The Actual Book List

180 (1)

A while back I gained some perspective when I read the blog post from Wait But Why about how much time we may have left at any given point in our lives. One of the things that rattled me (besides the fact that I may only have 20 more holidays left with certain people) is how many books I may read by the end of my life.

Life is busy and distracting, and although I like to read, I am not a fast reader and start a lot of book, yet never finish them. I typically would have 6 to 8 books on my nightstand. With a series of fits and starts I would go back and forth between all of these books, yet never finish them.

At my then pace of about 4 books per year (I am only counting actual books that I actually finished – you know all the way to the last page) at best I only had 180 books left to read.

180.

With the millions of books in the world, and thousands being added everyday, 180 books became a scary proposition.

I used to brag about books I was reading, or books I intended to read. But those books remain unfinished.

For 2016, I decided to create a new pattern, a new approach.

I now have the actual book list.

These are books I have actually read in 2016. I write them down right after I finish and savor that last page. There is something important about that transaction. Instead of the pressure of seeing those stacks of unread books, I now have a list of what I actually did.

I am a big fan of lists. But lists, especially aspirations or dreams can feel so unattainable that those same lists that are designed to help us, can become an overwhelming burden of non-accomplishment.

The Actual Book ListInstead of a list of what I would like to accomplish, the actual book list records the progress that I actually made. There is something more satisfying about this list.

The good news: at this pace the 180 may just become 360, but I don’t want to get ahead of myself.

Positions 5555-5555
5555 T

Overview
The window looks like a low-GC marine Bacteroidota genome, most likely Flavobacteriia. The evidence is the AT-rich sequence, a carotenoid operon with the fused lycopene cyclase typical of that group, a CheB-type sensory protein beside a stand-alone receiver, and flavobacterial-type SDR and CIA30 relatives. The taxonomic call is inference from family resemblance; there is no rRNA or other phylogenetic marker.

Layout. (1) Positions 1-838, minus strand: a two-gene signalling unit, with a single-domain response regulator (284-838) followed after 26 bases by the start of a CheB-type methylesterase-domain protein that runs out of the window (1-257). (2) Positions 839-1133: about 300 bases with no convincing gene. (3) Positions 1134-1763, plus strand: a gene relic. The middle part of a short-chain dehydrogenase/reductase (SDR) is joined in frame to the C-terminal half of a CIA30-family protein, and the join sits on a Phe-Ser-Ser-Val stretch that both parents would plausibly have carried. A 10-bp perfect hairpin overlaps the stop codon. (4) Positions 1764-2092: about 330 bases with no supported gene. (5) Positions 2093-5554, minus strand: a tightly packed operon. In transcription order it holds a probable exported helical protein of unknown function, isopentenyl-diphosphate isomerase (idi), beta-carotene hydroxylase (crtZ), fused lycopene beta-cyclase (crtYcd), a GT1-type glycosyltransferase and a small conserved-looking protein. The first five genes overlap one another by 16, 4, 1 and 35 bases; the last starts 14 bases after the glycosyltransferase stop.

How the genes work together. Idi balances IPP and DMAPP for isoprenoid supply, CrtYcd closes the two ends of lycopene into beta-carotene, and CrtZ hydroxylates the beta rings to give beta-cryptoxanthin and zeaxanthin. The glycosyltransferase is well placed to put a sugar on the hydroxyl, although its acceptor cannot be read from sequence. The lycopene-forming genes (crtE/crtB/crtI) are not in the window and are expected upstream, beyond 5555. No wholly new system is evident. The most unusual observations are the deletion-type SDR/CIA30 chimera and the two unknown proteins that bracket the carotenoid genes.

The real number is 4 for 2016 as of today. But even 4 in the midst of a crazy, busy, and distracted life feels like an achievement.

Perspective

60 (1)

Ironically I got to speak to a group on emotional intelligence a week before the holidays. We joked about how the class was a perfect place to learn and practice before we interacted with our families and friends at various celebrations.

Stress can run high during this season, and sometimes we need Perspective.

I found that Perspective in a post called The Tail End¬†on one of my new favorite sites WaitButWhy.com that demonstrates visually a life time of events. Super Bowls left to watch, dumplings left to eat, visits to Fenway Park remaining…

What brought the most perspective was the remaining time the author projects he has remaining with his parents (5% remaining) and his siblings (15% remaining).

Perspective is when you suddenly realize that there may only be 15 or 20 more holidays together if you are lucky.

Perspective is when you remember that there are no more holidays with others.

Perspective is when you just want a little more time.

I did my own calculations with some people close to me and I realized that between holidays, and birthdays, and the 3 to 4 other times we hang out per year, I may only have 60 more times to connect with them.

That is it, 60 more days.

When someone is diagnosed with something critical, we tend to rally, connect, and spend more time in those remaining days. The small things fade away, as we try to savor those last moments that remain.

Ordinary time has a funny way of pretending to be in unlimited supply.

Perspective reminds us to not be fooled by time’s pretending.